Health and youth advocates: Unitary tobacco tax system will have greatest impact on public health

Health and youth advocates oppose House Bill No. 4144, which seeks to amend the Republic Act No. 10351 or the Sin Tax Reform Law by replacing the unitary with a two-tier tobacco tax system.

Under the proposed system, two different tax rates will be imposed depending on the classification the cigarettes will fall under. Premium brands will be taxed higher than the budget brands. The present law taxes P30 against all cigarette packs regardless of the price and brand with 4% increase starting 2018.

Those who oppose the bill fear it would dilute the objective of the sin tax law.

“Lower tax on tobacco which results in lower price, will encourage smokers shift to cheaper brands of cigarettes. It dilutes the public health objective to reduce tobacco consumption. It is the unitary tobacco tax system that will have the greatest impact on public health,” said Irene Reyes of public health think tank HealthJustice Philippines.

The Global Youth and Tobacco Survey (GYTS) 2005-2014, which was conducted by the World Health Organization and Department of Health, revealed that 13.7 per cent of students between 13 to 15 years old identified themselves as “current tobacco users.”

Ninian Sumadia, the Sectoral Representative of the National Anti-Poverty Commission Youth and Students Sector, is against the bill.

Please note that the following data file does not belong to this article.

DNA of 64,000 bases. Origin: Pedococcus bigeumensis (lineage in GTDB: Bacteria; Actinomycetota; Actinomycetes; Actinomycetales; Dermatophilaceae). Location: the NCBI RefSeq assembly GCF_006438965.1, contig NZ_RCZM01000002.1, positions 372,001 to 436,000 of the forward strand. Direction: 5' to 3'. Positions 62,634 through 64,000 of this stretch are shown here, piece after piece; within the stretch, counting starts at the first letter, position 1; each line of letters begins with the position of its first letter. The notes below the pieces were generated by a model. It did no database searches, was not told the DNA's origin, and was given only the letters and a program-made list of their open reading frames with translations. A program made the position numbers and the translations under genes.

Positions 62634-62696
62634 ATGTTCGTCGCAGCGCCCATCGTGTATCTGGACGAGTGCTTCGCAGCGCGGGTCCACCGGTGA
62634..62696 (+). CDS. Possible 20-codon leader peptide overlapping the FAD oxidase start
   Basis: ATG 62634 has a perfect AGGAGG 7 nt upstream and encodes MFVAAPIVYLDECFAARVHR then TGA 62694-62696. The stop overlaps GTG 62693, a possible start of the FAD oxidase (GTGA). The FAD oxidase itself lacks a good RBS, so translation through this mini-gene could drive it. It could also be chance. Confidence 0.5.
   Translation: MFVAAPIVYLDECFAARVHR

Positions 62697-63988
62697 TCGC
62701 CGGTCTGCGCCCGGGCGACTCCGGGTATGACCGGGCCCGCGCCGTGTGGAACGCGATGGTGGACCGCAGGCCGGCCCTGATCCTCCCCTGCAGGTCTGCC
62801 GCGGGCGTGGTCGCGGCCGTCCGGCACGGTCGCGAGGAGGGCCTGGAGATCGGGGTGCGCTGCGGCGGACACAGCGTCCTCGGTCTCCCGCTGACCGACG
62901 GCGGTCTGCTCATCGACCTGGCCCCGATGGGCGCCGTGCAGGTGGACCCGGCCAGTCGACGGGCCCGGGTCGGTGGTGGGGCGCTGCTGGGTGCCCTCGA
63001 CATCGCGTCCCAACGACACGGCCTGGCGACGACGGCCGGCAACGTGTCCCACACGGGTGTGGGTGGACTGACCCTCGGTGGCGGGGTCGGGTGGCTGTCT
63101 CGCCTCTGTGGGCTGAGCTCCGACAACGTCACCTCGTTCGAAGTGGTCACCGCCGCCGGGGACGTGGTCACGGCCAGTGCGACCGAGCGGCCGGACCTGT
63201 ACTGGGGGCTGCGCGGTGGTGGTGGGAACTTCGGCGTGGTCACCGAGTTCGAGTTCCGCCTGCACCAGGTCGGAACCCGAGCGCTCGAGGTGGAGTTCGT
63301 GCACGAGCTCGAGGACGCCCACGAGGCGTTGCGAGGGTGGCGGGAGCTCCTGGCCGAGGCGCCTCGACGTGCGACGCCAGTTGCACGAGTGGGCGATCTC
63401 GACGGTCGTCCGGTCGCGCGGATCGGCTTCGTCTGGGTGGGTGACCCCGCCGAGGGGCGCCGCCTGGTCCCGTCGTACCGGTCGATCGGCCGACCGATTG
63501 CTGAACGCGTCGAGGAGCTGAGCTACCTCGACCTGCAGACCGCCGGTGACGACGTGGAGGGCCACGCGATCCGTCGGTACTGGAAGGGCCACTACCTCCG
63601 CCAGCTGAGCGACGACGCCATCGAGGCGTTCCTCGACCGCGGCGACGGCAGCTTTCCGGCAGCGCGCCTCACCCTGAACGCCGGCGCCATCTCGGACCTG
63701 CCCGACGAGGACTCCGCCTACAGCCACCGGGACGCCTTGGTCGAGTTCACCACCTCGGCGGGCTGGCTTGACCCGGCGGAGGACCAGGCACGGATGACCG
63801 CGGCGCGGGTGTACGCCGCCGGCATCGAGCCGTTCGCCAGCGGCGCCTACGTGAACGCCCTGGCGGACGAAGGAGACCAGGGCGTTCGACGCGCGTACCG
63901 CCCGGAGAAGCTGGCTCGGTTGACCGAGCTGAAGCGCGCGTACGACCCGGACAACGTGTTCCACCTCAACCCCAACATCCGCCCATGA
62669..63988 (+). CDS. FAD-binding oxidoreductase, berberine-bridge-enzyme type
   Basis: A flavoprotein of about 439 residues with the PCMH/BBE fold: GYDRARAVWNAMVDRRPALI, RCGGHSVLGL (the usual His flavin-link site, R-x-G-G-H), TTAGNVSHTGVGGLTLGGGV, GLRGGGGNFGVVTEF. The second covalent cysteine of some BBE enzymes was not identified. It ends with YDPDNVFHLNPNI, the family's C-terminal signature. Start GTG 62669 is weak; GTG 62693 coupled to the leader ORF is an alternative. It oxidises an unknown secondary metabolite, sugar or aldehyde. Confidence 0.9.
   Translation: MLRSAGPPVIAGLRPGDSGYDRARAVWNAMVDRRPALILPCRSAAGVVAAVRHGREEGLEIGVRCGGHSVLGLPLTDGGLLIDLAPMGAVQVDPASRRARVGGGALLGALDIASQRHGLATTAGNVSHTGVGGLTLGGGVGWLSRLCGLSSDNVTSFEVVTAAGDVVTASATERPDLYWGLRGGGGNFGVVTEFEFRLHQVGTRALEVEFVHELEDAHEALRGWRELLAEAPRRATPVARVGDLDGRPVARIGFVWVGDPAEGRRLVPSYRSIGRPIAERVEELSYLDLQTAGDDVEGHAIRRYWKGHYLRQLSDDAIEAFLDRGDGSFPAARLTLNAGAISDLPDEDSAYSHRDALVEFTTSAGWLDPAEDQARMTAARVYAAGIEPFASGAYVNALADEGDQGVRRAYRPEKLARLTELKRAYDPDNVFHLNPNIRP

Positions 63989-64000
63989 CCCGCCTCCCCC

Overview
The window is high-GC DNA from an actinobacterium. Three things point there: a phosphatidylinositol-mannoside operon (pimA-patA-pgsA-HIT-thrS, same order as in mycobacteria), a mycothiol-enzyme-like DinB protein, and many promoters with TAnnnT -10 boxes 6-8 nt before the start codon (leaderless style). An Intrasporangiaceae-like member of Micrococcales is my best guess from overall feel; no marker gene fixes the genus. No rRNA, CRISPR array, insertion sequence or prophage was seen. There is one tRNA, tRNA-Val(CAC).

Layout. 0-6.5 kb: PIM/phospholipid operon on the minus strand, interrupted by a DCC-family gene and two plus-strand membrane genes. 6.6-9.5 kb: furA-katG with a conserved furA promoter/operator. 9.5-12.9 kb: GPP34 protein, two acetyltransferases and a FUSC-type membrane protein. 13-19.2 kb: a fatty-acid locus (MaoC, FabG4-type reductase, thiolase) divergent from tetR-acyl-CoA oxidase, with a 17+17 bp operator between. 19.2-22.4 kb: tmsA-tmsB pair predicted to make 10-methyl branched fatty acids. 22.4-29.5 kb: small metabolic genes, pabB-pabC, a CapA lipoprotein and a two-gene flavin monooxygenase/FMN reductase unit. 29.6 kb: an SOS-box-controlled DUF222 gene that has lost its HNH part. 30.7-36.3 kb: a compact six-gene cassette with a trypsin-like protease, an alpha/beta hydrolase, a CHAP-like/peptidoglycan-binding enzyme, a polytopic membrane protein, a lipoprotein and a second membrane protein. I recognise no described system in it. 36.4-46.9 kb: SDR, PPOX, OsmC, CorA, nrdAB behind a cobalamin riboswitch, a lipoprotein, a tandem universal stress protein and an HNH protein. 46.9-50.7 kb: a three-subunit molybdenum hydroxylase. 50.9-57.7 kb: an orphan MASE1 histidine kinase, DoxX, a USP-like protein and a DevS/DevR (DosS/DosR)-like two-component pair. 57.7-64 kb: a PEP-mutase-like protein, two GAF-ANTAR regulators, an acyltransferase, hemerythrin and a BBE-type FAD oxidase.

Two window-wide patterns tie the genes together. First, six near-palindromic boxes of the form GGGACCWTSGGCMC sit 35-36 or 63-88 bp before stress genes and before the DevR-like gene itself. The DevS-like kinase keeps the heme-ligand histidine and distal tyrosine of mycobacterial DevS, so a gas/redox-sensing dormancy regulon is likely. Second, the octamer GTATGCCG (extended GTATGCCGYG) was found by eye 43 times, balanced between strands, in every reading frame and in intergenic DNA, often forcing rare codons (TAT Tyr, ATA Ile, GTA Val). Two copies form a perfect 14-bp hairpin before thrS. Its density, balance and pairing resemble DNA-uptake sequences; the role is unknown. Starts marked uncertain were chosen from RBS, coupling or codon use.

“It is the unitary tobacco tax system that can effect substantial change in the behavior of the youth, who are seen by the tobacco industry as nothing more than replacement smokers, or their potential sources of income in the many years to come. The bill is a testament to the greed of this industry that targets the youth, who, as long as there are affordable cigarettes within their reach, can anytime fall prey to the health risks of cigarette smoking., ” Sumadia said.

The WHO states in its website that “children and adolescents are also more sensitive to price increases than adults, allowing price interventions to have a significant impact on this age group.”

The Philippines remains the second largest consumer of tobacco products in the ASEAN region.

Article 6 of the World Health Organization Framework Convention on Tobacco Control urges all state parties, which include the Philippines, to implement it effectively.

“It must be clear to us what the primary goal of tobacco tax is— save more lives. 240 people die every day because of smoking-related diseases, and the only way to address it is to implement effective health measures, and only the unitary tobacco tax system, and not the two-tier tax system supported by the tobacco industry, can achieve that,” Reyes added.